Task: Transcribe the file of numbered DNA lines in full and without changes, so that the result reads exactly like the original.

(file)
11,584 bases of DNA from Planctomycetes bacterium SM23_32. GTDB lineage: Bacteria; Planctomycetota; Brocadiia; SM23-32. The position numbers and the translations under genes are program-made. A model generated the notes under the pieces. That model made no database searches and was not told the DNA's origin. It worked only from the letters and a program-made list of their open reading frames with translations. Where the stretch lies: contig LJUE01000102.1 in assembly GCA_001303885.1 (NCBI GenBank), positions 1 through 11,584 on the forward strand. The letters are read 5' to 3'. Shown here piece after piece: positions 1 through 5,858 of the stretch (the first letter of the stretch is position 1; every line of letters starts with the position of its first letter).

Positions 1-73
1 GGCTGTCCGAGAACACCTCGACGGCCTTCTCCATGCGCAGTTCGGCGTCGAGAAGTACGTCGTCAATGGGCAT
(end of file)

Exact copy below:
11,584 bases of DNA from Planctomycetes bacterium SM23_32. GTDB lineage: Bacteria; Planctomycetota; Brocadiia; SM23-32. The position numbers and the translations under genes are program-made. A model generated the notes under the pieces. That model made no database searches and was not told the DNA's origin. It worked only from the letters and a program-made list of their open reading frames with translations. Where the stretch lies: contig LJUE01000102.1 in assembly GCA_001303885.1 (NCBI GenBank), positions 1 through 11,584 on the forward strand. The letters are read 5' to 3'. Shown here piece after piece: positions 1 through 5,858 of the stretch (the first letter of the stretch is position 1; every line of letters starts with the position of its first letter).

Positions 1-73
1 GGCTGTCCGAGAACACCTCGACGGCCTTCTCCATGCGCAGTTCGGCGTCGAGAAGTACGTCGTCAATGGGCAT